messages of unity. We've heard messages of sorrow. We've also heard them say that they respect this decision. They respect the democratic process

and we've heard messages of resiliency.

E.U. Council President Donald Tusk saying what doesn't kill you makes you stronger. Take a listen to what else he had to say.


DONALD TUSK, EUROPEAN COUNCIL PRESIDENT: It is a historic moment, but for sure not the moment for historical reactions, I want to reassure everyone

that we are prepared also for this.


MCLAUGHLIN: So, I'm also hearing from E.U. officials, as well as diplomats, there is deep and growing concern here in Brussels about the

rise of euro skepticism across the continent. Today we heard for calls for referendums in countries such as France as well as the Netherlands.

And that is going to have an impact, I'm told, on the negotiations, potential negotiations, with the United Kingdom for an exit. One E.U.

diplomat telling me that there will be no niceties when it comes to these negotiations.

That there is no E.U. leader that wants to see a Brexit-type referendum being an attractive offer for another E.U. member state. And in terms of

timetables, we're hearing from E.U. leaders that they want to see the negotiations happen quickly -- Hala.

GORANI: Erin McLaughlin in Brussels. Let's get some analysis now. Charles Grant is the director of the Center for European Reform is here

with me now. Charles, first of all, we're still digesting this, because this is unprecedented. It's historic.

The European Union is now 27 members. It has shrunk for the first time really in its history with a significant member exiting. Talk to us about

the implications now that we've had a little more time to think about it.

CHARLES GRANT, DIRECTOR, CENTER FOR EUROPEAN REFORM: I think Marion Lapenn (ph) said last December that if Brexit happened it would be equivalent to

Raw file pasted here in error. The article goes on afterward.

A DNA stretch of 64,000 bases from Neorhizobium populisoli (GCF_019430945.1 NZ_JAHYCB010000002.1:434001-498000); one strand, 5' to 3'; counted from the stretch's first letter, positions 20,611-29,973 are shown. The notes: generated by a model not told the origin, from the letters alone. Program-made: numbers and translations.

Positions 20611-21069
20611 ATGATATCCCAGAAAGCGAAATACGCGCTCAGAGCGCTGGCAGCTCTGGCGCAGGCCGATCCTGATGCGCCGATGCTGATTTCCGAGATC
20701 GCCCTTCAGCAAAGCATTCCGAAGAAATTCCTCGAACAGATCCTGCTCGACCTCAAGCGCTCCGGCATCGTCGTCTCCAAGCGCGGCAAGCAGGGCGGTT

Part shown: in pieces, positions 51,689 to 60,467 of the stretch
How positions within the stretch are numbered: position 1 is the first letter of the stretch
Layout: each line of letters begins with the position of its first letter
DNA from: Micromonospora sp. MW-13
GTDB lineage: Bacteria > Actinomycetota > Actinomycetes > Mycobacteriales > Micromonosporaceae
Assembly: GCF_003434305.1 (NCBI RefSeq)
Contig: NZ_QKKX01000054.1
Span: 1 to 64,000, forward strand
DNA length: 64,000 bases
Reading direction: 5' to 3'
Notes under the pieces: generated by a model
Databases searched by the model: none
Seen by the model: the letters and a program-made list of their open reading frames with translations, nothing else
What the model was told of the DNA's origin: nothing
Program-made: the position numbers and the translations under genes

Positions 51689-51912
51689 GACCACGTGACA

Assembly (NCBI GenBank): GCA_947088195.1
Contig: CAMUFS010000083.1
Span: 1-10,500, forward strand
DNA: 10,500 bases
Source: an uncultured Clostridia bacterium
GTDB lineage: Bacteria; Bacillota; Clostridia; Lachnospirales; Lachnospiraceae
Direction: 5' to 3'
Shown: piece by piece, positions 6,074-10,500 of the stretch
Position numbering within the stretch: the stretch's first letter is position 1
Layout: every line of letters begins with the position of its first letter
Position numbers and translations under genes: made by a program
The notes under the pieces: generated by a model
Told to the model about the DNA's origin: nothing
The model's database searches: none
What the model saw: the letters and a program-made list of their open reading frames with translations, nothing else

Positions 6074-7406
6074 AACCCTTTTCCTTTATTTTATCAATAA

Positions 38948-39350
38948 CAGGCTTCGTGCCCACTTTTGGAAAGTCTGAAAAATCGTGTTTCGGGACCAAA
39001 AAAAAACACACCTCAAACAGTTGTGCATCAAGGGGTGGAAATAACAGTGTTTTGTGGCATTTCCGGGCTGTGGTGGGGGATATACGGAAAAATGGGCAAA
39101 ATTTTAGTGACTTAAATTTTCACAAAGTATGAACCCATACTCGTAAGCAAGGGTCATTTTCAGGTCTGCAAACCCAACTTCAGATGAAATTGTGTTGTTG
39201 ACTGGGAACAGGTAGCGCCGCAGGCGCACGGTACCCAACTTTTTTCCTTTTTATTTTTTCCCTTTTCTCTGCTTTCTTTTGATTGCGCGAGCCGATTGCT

the Berlin wall falling in 1989. I think she's absolutely right. The narrative now is a narrative for disintegration more than integration.

It doesn't mean that it's going to fall to pieces. It doesn't mean anybody else is going to leave it soon. But the embattled centrist elites who run

most of the E.U. governments are on the defensive against populist anti-- E.U. parties.

With one consequence, they will not be talking much more about European integration, federalism, moving forward towards a more unified future. I

think it will be much more sober and realistic. They've understood as Donald Tusk said too much integration alienates --

GORANI: They've understood it a little bit too late, though. They went tragically wrong somewhere along the line, didn't they?

[15:15:04]They've lost one of the most significant and important members of their union. Where did, let's put the U.K. to one side, where did E.U.

leaders go wrong here?

GRANT: Well, the euro project has been unsuccessful until many ways. The euro isn't falling to pieces, but it's been organized, and managed in a way

that doesn't make sense. It doesn't work. It's caused a lot of unemployment, and misery, in Southern Europe. So that's one problem. And

I think if they hadn't pursued the euro in the way they did, the British would not have become so anti-E.U. as they have. Even as the British are

not part of the euro.

GORANI: I was going to say, I mean, all these things that you're listing have not affected the United Kingdom. Its growth was less affected.

Certainly nothing like southern European economies. It's not part of the euro. It sets its own interest rates, controls its own borders. Where was

this anger against the E.U. really coming from?

GRANT: Well, the anger against the E.U. probably came from the fact that there's been a lot of migration. Several million people from Central